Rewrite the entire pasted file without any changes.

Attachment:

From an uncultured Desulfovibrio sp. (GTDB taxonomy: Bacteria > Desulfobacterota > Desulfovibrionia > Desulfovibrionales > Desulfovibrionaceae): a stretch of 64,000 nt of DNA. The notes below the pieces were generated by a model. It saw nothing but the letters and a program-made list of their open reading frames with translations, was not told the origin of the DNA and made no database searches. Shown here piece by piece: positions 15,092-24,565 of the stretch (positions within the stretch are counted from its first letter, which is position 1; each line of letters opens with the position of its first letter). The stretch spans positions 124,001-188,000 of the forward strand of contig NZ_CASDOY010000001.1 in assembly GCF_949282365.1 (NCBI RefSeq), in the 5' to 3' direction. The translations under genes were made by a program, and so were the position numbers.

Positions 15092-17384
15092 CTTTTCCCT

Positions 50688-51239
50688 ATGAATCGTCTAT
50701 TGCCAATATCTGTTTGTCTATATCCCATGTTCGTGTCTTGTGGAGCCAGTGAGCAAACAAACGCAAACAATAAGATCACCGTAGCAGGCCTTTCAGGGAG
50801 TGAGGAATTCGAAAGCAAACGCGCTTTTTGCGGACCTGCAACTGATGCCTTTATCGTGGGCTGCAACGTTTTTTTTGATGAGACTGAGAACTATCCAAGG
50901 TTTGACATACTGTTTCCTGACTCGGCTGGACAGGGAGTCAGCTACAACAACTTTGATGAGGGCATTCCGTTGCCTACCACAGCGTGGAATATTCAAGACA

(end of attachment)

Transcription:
From an uncultured Desulfovibrio sp. (GTDB taxonomy: Bacteria > Desulfobacterota > Desulfovibrionia > Desulfovibrionales > Desulfovibrionaceae): a stretch of 64,000 nt of DNA. The notes below the pieces were generated by a model. It saw nothing but the letters and a program-made list of their open reading frames with translations, was not told the origin of the DNA and made no database searches. Shown here piece by piece: positions 15,092-24,565 of the stretch (positions within the stretch are counted from its first letter, which is position 1; each line of letters opens with the position of its first letter). The stretch spans positions 124,001-188,000 of the forward strand of contig NZ_CASDOY010000001.1 in assembly GCF_949282365.1 (NCBI RefSeq), in the 5' to 3' direction. The translations under genes were made by a program, and so were the position numbers.

Positions 15092-17384
15092 CTTTTCCCT

Positions 50688-51239
50688 ATGAATCGTCTAT
50701 TGCCAATATCTGTTTGTCTATATCCCATGTTCGTGTCTTGTGGAGCCAGTGAGCAAACAAACGCAAACAATAAGATCACCGTAGCAGGCCTTTCAGGGAG
50801 TGAGGAATTCGAAAGCAAACGCGCTTTTTGCGGACCTGCAACTGATGCCTTTATCGTGGGCTGCAACGTTTTTTTTGATGAGACTGAGAACTATCCAAGG
50901 TTTGACATACTGTTTCCTGACTCGGCTGGACAGGGAGTCAGCTACAACAACTTTGATGAGGGCATTCCGTTGCCTACCACAGCGTGGAATATTCAAGACA